Posted at 8:07 AM on January 23, 2012
by Brett Neely
Filed under: U.S. Senate
WASHINGTON - After staying quiet on the controversy surrounding bills in Congress that would tighten penalties on website illegally distributing copyrighted material, DFL Sen. Al Franken defended his support for the measures in a letter to supporters sent Friday night.
"If we don't protect our intellectual property, international criminals - as well as legitimate businesses like payment processors and ad networks - will continue to profit dishonestly from the work these Americans are doing every day," wrote Franken. "And that puts these millions of jobs at serious risk."
After widespread protests on the internet, including the blackout of prominent sites such as Wikipedia, Congressional support for the House and Senate bills, known as PIPA in the Senate and SOPA in the House, ebbed and on Friday leaders in both chambers pulled the bills from further consideration for now.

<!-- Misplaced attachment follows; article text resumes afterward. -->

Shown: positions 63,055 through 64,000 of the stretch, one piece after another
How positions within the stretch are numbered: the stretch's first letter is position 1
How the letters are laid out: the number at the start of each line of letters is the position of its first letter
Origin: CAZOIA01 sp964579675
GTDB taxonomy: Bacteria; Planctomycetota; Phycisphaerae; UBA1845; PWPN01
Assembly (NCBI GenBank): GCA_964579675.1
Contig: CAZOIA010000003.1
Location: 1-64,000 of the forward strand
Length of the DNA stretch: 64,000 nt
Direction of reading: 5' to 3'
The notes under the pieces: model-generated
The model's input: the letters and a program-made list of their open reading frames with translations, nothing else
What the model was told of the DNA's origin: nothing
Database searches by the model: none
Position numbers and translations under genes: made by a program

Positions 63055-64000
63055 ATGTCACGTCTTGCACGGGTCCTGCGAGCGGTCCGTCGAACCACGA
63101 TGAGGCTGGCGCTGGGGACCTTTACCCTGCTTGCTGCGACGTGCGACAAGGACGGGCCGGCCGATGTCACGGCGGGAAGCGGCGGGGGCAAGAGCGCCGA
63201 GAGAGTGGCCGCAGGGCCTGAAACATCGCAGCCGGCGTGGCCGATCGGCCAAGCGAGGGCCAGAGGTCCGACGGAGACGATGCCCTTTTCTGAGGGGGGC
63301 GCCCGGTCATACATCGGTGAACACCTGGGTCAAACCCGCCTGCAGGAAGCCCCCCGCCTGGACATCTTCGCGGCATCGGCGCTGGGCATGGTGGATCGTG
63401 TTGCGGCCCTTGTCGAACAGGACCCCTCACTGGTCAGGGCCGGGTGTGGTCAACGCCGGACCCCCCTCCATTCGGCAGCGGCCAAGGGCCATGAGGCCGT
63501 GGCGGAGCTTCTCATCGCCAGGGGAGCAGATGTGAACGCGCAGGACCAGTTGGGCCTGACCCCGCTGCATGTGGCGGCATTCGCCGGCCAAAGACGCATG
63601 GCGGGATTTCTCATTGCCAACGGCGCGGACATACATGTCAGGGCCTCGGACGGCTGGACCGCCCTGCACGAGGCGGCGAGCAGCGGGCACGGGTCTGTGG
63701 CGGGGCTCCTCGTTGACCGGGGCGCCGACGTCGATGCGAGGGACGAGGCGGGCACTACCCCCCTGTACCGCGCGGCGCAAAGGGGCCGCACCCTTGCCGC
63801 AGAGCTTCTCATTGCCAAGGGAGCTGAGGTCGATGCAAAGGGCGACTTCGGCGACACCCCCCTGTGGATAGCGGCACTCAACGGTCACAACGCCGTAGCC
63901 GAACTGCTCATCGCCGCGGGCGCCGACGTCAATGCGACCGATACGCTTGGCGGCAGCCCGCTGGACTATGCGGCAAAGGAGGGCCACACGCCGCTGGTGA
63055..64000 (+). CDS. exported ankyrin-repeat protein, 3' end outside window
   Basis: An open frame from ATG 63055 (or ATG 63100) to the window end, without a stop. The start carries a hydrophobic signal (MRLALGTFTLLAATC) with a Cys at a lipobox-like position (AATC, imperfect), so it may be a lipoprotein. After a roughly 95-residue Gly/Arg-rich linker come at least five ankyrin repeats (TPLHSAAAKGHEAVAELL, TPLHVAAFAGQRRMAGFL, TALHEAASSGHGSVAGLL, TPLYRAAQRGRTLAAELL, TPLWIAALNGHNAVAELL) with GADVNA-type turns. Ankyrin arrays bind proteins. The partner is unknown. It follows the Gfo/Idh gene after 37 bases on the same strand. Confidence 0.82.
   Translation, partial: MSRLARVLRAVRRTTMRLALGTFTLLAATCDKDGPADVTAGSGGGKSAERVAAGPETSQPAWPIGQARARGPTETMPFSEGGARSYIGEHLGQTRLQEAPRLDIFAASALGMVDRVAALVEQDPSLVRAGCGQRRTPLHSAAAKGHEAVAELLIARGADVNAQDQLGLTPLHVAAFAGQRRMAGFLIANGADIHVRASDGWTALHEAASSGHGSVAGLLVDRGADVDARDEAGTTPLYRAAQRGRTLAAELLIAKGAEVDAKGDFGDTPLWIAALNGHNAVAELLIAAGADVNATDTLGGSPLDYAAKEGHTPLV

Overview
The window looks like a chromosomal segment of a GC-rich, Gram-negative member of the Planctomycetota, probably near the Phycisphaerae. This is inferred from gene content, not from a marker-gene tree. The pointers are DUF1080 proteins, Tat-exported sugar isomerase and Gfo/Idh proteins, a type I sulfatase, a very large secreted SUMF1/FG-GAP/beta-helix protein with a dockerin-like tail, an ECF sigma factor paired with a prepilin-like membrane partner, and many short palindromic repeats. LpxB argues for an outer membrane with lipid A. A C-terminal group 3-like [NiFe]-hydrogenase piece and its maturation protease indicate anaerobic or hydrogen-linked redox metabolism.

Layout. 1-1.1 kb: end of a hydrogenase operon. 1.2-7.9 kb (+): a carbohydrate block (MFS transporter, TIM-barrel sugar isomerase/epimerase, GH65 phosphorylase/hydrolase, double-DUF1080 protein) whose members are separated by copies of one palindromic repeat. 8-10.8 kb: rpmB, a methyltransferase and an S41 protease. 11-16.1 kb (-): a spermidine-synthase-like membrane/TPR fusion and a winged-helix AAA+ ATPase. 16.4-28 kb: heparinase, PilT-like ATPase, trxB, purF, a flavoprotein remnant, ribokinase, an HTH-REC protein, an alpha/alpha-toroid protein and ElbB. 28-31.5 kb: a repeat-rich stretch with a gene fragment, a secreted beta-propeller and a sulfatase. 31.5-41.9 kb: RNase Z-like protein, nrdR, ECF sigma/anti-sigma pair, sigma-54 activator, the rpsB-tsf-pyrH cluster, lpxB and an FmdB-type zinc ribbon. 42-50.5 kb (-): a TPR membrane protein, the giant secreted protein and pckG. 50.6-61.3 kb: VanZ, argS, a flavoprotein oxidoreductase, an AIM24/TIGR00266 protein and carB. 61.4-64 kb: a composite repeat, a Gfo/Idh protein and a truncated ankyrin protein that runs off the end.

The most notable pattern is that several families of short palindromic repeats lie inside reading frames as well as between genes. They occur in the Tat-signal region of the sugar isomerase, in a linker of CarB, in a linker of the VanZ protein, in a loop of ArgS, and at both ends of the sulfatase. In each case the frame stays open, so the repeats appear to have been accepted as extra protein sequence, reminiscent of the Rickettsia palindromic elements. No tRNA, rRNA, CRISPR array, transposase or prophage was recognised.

Franken has championed policies favored by the tech community such as a net neutrality and he opposed the now-shelved merger of AT&T and T-Mobile. But he angered many who supported his past policy stances by siding with the entertainment industry in the internet piracy debate. One liberal blogger told MPR News Friday that Franken's support for the bills could hurt his support with grassroots activists when he faces reelection in 2014.
The former actor and comedian's campaign committee has received extensive financial support from the entertainment industry.
Franken backed the decision to postpone consideration of the bills for now.
"[I]f holding off on this legislation gives us an opportunity to take a step back and try to bring everybody back to the table, I think it's the right thing to do," wrote Franken.
You can read the entirety of Franken's statement here.